Primaries, conventions should be paid by the parties, not taxpayers.
The Register-Guard editorial (June 6) on "Revitalizing the primary" describes a "top-two" system for primary elections. Although it is a better system than what we have now, it doesn't go far enough.
Why not do away with state-run primary elections altogether and apply preference voting to the general election? This would save both the state and the candidates much needed money.
A primary is designed to help a political party determine which candidate it wants to run for certain offices. Only party members may vote. Yet all taxpayers pay for these conventions and the cost of the primary election. This is not fair to taxpayers who are not members of the two political parties (some 39 percent of eligible voters).
Presently, third-party conventions and the cost of nominating independent candidates for the general election ballot must be paid by those who support their candidacies - and should be. Why don't the Republicans and Democrats also bear these same costs?
I believe we should end primary elections for the Democrats and Republicans and let each party pay for its own conventions as minor parties are required to do presently. This would save the state the cost of election ballots, processing, mailing and printing voters' pamphlets.
The candidates would be chosen by people of their parties who could meet, hear and judge them at the conventions. The candidates would not have to spend money for advertising to the general public, most of whom cannot vote for those outside their own district or party in a primary election. All candidates would be treated equally by the media (I assume), even those candidates of minor parties whom you never hear about presently but whose names will appear on the November ballot.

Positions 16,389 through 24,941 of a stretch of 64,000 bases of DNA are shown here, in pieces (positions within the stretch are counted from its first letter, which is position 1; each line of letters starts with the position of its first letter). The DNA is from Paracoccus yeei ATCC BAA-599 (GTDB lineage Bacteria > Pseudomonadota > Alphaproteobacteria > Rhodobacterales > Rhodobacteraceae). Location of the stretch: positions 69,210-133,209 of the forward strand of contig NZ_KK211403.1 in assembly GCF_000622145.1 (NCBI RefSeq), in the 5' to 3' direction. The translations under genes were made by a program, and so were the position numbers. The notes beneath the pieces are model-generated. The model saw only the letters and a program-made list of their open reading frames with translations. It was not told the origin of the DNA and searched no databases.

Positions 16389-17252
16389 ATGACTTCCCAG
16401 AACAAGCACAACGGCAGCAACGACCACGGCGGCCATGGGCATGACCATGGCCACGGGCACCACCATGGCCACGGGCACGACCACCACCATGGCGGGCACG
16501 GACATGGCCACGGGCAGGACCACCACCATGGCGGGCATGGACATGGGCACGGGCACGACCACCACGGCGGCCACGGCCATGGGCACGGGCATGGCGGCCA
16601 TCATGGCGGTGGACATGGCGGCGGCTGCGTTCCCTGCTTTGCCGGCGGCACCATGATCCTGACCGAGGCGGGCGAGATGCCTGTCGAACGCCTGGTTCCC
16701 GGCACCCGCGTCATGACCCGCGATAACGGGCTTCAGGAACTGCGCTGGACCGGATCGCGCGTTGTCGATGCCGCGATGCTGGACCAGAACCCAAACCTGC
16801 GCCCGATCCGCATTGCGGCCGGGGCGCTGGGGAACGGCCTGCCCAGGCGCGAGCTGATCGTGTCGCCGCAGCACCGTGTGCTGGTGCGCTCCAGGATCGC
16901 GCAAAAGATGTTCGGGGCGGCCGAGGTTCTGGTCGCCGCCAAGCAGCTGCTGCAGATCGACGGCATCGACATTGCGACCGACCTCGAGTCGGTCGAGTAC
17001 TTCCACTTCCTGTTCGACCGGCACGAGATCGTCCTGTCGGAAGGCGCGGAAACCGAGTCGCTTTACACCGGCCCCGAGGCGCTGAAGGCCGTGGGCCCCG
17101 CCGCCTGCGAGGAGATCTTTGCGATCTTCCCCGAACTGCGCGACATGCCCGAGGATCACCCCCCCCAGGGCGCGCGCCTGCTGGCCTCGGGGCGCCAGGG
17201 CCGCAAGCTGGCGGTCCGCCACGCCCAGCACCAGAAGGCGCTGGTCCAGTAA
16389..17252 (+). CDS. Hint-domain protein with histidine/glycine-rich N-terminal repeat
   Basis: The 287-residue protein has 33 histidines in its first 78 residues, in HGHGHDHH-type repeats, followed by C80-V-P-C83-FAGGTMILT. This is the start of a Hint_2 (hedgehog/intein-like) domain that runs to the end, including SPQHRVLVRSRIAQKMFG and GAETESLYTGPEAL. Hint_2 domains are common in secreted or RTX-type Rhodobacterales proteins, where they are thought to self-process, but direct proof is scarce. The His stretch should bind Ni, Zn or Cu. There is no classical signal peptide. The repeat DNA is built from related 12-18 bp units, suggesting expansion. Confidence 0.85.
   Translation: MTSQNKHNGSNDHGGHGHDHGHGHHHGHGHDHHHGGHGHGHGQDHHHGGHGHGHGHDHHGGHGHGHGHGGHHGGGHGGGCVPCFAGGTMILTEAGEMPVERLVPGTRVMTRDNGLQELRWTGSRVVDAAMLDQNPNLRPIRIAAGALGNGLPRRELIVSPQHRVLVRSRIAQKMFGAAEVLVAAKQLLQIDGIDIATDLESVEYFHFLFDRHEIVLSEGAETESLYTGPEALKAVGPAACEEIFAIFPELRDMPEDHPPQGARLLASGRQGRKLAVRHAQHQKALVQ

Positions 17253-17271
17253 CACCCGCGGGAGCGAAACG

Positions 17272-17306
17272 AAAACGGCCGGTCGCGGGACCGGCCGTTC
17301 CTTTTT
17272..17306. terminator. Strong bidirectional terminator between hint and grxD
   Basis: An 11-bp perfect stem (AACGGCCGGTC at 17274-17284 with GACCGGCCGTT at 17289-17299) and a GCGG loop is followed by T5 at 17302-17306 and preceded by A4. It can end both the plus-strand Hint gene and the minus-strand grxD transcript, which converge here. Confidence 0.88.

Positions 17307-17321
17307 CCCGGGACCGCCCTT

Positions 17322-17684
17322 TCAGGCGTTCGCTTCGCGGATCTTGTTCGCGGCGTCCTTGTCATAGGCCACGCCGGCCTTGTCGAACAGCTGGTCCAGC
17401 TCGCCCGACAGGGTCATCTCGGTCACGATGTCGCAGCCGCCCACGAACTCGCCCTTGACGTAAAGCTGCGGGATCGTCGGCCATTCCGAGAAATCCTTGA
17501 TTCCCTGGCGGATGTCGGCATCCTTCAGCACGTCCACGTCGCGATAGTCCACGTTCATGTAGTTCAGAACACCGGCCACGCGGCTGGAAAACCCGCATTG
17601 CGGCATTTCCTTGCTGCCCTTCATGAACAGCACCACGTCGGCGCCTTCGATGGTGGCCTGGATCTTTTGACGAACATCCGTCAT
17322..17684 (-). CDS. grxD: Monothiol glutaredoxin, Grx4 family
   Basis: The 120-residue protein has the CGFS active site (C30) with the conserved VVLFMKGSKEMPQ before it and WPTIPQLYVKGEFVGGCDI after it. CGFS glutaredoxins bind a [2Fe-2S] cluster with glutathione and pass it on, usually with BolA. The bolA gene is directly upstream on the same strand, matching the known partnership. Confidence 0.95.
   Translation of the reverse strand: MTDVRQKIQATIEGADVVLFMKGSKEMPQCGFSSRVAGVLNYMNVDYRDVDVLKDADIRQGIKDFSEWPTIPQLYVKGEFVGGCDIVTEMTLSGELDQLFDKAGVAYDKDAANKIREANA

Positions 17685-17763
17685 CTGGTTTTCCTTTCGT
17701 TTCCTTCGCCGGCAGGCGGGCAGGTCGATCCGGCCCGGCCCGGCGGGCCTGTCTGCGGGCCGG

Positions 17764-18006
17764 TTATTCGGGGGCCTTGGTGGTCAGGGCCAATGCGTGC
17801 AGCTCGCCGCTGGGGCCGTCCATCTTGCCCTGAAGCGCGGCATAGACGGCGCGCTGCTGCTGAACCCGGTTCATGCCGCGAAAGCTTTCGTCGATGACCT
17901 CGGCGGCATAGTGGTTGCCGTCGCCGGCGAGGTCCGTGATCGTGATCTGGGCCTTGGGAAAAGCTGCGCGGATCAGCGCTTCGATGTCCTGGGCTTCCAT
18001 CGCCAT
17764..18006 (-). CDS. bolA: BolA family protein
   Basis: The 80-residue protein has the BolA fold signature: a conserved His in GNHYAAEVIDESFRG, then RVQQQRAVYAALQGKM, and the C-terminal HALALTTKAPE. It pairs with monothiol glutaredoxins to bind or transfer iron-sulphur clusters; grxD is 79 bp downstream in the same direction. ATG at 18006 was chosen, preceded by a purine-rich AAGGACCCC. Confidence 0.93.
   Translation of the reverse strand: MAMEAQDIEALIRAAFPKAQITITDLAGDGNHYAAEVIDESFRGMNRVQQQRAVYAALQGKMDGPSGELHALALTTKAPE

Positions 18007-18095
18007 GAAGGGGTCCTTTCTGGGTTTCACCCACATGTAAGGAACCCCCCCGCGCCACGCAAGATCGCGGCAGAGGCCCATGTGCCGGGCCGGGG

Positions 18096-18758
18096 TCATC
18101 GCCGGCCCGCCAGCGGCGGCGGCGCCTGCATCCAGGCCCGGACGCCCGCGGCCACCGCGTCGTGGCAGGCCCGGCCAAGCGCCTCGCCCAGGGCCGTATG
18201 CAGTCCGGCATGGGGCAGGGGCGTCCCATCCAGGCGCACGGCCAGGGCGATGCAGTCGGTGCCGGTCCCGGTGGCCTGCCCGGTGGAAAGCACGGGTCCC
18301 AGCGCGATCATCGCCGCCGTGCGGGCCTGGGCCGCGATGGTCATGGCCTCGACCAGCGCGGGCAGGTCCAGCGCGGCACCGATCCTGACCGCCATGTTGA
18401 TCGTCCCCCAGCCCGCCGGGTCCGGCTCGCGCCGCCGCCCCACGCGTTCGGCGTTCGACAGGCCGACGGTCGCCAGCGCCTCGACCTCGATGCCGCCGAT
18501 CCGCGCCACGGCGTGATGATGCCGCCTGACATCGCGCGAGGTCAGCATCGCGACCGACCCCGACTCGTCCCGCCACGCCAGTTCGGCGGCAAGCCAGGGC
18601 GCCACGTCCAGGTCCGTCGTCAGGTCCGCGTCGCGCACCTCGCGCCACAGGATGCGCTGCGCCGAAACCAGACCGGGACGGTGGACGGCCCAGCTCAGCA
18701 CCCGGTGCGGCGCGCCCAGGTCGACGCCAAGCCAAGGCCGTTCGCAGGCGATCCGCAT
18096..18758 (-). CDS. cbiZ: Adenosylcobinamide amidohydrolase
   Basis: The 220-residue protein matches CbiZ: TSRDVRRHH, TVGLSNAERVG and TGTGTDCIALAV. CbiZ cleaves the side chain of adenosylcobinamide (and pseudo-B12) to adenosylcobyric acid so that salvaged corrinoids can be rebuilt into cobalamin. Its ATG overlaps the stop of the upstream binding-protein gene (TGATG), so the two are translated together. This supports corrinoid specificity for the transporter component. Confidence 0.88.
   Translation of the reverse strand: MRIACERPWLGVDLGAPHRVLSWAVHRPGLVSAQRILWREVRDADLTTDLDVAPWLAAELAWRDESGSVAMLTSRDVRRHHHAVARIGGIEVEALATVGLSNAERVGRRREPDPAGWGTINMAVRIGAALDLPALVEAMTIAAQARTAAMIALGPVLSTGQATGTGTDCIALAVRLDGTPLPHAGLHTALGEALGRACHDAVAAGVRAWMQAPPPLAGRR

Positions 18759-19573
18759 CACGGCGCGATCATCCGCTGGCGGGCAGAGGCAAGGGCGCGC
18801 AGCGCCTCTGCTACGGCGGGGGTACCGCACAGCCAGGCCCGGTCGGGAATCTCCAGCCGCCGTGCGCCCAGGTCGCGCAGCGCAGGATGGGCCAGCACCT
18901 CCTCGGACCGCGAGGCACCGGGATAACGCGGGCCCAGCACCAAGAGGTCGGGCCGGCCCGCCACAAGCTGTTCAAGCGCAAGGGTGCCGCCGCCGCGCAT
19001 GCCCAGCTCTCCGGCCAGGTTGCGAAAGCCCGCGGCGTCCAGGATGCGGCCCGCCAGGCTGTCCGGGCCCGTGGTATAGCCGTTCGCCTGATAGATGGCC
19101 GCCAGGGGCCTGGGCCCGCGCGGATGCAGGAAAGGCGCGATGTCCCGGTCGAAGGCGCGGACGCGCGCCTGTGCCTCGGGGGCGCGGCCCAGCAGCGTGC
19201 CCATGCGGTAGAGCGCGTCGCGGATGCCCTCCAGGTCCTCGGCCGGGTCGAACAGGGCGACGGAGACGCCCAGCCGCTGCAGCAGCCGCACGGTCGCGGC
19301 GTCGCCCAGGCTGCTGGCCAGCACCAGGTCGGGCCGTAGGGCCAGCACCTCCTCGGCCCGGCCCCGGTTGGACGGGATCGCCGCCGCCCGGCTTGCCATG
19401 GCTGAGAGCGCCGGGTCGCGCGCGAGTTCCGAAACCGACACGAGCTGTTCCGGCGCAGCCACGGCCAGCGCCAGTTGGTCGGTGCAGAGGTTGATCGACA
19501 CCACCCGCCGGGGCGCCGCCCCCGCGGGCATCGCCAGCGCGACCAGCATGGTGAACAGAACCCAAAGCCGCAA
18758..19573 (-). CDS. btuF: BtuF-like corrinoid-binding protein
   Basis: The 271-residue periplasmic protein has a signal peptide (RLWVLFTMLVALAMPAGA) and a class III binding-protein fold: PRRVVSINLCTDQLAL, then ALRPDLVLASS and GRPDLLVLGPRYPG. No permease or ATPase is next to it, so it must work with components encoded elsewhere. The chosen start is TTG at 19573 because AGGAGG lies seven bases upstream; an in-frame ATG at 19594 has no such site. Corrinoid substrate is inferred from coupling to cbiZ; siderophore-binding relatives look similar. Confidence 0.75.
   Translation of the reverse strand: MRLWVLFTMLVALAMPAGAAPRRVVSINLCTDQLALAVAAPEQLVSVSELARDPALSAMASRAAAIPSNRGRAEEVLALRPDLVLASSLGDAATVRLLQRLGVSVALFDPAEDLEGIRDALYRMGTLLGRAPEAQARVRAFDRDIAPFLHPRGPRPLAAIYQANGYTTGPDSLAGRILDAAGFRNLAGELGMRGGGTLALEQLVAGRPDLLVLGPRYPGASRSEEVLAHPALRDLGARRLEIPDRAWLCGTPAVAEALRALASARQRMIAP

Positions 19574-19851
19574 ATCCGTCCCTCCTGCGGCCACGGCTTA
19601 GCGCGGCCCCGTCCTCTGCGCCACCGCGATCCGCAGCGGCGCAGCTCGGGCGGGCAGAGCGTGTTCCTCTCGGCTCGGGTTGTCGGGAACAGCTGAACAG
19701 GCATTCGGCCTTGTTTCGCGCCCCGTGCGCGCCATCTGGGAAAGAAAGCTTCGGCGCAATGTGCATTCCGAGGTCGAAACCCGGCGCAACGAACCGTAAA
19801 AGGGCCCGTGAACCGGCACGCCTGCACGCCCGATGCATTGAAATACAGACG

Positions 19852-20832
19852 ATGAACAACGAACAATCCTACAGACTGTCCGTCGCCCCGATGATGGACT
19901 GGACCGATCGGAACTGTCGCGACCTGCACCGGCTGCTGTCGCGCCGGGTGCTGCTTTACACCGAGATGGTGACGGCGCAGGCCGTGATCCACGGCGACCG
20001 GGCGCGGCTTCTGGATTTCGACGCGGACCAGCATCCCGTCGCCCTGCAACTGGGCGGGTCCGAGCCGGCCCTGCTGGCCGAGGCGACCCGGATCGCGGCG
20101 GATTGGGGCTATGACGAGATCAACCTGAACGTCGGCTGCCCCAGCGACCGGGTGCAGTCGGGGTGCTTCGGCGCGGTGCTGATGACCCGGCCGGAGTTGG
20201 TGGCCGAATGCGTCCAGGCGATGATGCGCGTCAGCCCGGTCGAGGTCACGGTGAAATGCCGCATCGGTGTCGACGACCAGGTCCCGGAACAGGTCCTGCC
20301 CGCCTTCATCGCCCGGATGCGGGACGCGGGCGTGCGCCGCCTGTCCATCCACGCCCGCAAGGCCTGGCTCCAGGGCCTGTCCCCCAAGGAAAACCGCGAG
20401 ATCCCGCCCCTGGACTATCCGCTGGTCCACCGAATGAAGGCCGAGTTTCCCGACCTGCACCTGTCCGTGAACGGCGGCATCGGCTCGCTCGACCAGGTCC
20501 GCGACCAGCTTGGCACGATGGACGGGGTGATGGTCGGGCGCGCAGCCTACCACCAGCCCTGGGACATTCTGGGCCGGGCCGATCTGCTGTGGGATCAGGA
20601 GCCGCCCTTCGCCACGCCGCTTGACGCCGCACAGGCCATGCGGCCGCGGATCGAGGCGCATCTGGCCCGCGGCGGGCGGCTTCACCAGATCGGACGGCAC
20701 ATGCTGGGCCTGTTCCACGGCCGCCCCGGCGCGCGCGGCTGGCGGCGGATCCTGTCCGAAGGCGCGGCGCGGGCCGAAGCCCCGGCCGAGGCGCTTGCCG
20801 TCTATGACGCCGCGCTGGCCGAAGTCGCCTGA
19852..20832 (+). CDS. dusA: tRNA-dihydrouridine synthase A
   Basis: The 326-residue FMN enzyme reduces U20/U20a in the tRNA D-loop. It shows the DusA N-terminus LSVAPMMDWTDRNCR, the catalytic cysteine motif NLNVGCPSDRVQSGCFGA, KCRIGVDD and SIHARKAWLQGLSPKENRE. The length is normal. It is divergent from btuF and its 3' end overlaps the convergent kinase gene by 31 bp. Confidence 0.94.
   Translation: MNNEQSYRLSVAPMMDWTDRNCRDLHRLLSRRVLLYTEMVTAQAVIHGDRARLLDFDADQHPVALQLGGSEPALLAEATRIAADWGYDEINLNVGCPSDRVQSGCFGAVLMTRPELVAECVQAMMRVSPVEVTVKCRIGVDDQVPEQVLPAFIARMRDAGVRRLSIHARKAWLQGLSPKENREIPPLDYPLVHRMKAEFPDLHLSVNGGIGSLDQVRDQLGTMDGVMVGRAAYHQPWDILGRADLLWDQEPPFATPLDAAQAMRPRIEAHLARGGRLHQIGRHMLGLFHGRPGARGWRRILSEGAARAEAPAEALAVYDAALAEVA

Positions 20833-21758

The idea of a primary election was originated by the state of Oregon in order to remove the pressure and manipulations of party bigwigs who controlled the parties years ago in "smoke-filled backrooms." But today, party activities are so scrutinized by media that back-room conniving and payoffs are unlikely to happen at conventions.
Of course, there are nonpartisan positions that must be chosen by the public such as city councilors and school boards. These candidates could still be nominated by parties or by independent organizations and receive votes in the general election. A voters' pamphlet would describe the candidates for all third parties and non-affiliated positions and would include any ballot measures.
Today there is no longer any reason for tax-supported political conventions. Private money should fund all political conventions where candidates can battle among their supporters for nomination. All candidates would receive equal exposure depending of the candidate's ability to fund advertising.
If preference voting is used for a single election in November and no candidate gets a majority, the top-two candidates would receive all second choice votes awarded them, resulting in a winner. But taxpayer funds should not be used for a nomination process benefitting only select private groups, as is currently the case in primary elections.
Tonie Nathan has been nominated many times for state and federal offices. She is the first woman in U.S. history to win an Electoral College vote as vice presidential candidate of the Libertarian Party in 1972.
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|Publication:||The Register-Guard (Eugene, OR)|
|Date:||Jul 1, 2004|
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